While the show is fiction, it is inspired in part by the real-life events of Rod Canion, co-founder of Compaq. His book, Open: How Compaq Ended IBM’s PC Domination and Helped Invent Modern Computing serves as a basis for many of the events in the show’s first season.

In 1981, when Canion and his cohorts set out to make a portable PC, the market was dominated by IBM. Because IBM had rushed their IBM-PC to market, the system was made up entirely of off-the-shelf components and other companies’ software.

As a result, it was possible to buy those same components and software and build what was known as an IBM “clone.” But these clones were only mostlycompatible with IBM. While they could run DOS, they may or may not have run other programs written for IBM-PCs.

Because IBM dominated the market, all the best software was being written for IBMs. Canion wanted to build a computer that was 100 percent IBM compatible but cheaper — and portable enough to move from desk to desk.

Canion said in an interview on the Internet History Podcast, “We didn’t want to copy their computer! We wanted to have access to the software that was written for their computer by other people.”

But in order to do that, he and his team had to reverse-engineer the IBM BIOS. They couldn’t just steal or copy the code because it was proprietary technology, but they could figure out what function the code executed and then write their own code to handle the same task.

Canion explains:

What our lawyers told us was that not only can you not use [the copyrighted code], anybody that’s even looked at it — glanced at it — could taint the whole project. … We had two software people. One guy read the code and generated the functional specifications.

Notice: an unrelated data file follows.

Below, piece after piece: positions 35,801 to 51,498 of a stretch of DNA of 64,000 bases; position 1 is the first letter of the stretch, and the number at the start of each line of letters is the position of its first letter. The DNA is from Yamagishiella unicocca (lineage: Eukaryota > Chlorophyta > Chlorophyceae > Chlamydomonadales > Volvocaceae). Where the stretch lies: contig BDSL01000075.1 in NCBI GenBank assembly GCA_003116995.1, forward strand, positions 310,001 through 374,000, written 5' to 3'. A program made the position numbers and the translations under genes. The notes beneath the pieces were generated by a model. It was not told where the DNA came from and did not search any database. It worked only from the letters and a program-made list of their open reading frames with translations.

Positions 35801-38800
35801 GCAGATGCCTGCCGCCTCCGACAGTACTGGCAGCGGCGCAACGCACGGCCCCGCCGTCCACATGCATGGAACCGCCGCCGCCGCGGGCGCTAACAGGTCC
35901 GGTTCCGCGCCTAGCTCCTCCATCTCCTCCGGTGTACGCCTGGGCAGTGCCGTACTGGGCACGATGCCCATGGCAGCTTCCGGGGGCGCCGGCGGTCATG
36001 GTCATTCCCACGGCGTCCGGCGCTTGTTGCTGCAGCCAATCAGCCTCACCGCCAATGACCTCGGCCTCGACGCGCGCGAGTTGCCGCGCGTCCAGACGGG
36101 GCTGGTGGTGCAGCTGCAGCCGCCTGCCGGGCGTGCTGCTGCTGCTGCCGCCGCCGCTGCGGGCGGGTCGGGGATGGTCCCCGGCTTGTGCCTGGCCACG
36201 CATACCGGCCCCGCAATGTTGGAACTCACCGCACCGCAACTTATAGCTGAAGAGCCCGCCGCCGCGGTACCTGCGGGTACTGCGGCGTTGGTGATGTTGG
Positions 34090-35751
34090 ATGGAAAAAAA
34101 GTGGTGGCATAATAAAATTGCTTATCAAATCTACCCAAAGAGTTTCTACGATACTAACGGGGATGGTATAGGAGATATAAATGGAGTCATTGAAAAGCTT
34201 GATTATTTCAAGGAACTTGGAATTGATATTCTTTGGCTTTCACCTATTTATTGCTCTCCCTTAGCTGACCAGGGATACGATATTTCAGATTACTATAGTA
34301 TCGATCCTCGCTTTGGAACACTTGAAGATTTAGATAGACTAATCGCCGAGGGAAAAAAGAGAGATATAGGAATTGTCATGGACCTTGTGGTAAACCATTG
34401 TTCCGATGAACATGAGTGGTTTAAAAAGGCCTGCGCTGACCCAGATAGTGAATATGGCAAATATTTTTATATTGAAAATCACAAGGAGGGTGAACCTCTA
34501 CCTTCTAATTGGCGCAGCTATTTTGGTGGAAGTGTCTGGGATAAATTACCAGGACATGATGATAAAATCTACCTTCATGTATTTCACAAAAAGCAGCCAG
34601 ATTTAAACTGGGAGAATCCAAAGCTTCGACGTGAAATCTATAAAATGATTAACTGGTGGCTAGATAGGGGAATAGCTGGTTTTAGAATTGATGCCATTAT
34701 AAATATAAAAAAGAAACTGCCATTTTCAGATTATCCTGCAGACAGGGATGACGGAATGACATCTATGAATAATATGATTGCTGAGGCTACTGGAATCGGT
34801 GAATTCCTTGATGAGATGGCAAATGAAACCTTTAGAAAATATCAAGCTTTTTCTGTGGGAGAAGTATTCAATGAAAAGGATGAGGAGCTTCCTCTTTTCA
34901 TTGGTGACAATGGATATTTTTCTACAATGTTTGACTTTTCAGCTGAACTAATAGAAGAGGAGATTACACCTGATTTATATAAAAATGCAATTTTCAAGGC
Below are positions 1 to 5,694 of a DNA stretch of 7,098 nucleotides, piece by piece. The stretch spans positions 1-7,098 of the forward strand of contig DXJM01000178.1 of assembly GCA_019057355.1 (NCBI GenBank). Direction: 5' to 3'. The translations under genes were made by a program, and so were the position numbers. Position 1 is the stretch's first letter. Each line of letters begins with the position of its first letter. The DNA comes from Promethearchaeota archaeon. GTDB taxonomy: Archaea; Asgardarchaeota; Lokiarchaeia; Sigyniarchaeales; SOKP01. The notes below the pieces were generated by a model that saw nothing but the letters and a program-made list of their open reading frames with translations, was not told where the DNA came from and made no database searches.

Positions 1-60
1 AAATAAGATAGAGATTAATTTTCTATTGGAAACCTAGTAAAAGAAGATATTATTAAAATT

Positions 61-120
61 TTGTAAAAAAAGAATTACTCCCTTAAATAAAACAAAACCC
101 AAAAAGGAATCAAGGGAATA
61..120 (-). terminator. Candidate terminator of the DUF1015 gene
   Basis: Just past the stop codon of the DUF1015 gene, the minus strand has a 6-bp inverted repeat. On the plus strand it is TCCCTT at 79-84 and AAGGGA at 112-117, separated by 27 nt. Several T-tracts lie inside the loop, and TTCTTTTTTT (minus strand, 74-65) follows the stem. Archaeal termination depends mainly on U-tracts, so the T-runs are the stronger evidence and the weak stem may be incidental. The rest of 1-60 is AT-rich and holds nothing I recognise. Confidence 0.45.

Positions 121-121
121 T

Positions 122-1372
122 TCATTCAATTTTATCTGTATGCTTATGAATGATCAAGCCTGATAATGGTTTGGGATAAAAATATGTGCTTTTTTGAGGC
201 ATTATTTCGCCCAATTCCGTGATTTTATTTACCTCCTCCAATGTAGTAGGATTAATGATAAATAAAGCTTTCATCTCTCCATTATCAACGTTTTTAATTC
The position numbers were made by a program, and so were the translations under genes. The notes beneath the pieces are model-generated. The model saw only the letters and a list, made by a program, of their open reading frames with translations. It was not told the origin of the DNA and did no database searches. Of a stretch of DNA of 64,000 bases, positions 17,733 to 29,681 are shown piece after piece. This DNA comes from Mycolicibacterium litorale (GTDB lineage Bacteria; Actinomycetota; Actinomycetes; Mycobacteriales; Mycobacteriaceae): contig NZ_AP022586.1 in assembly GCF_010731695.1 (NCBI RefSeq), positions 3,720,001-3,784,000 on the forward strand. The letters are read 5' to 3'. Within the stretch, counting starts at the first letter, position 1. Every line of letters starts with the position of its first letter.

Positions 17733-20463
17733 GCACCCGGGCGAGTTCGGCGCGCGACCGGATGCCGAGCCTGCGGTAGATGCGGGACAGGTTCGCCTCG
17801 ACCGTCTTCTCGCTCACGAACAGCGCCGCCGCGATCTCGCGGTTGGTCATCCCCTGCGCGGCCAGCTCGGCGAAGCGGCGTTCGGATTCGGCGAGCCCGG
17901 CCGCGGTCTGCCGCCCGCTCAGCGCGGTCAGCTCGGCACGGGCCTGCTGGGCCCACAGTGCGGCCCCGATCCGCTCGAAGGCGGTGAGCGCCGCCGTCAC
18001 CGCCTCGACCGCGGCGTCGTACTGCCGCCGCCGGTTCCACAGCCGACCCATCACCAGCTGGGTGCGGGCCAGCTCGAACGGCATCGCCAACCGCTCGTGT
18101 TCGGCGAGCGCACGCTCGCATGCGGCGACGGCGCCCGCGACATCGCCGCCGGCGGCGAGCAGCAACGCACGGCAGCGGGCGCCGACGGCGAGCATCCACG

So it was like reading hieroglyphics. Figuring out what it does, then writing the specification for what it does. Then once he’s got that specification completed, he sort of hands it through a doorway or a window to another person who’s never seen IBM’s code, and he takes that spec and starts from scratch and writes our own code to be able to do the exact same function.

In Halt and Catch Fire, Joe uses this idea to push Cardiff into making their own PC by intentionally leaking to IBM that he and Gordon had indeed reversed engineered the BIOS. They recruit a young punk-rock programmer named Cameron Howe to write their own BIOS.

While Gordon, Cameron, and Joe all believe that they are the central piece of the plan, the truth is that they all need each other. They also need to get the bosses and investors at Cardiff on their side in order to succeed, which is hard to do after infuriating them. The show demonstrates that for an enterprise to succeed you need to have cooperation between people of varying skill sets and knowledge bases — and between capital and labor.

The series is an exploration of the chaos and creative destruction that goes into the process of innovation. The beginning of the first episode explains the show’s title:

HALT AND CATCH FIRE (HCF): An early computer command that sent the machine into a race condition, forcing all instructions to compete for superiority at once. Control of the computer could be regained.

The show takes this theme of racing for superiority to several levels: the characters, the industry, and finally the economy and the world as a whole.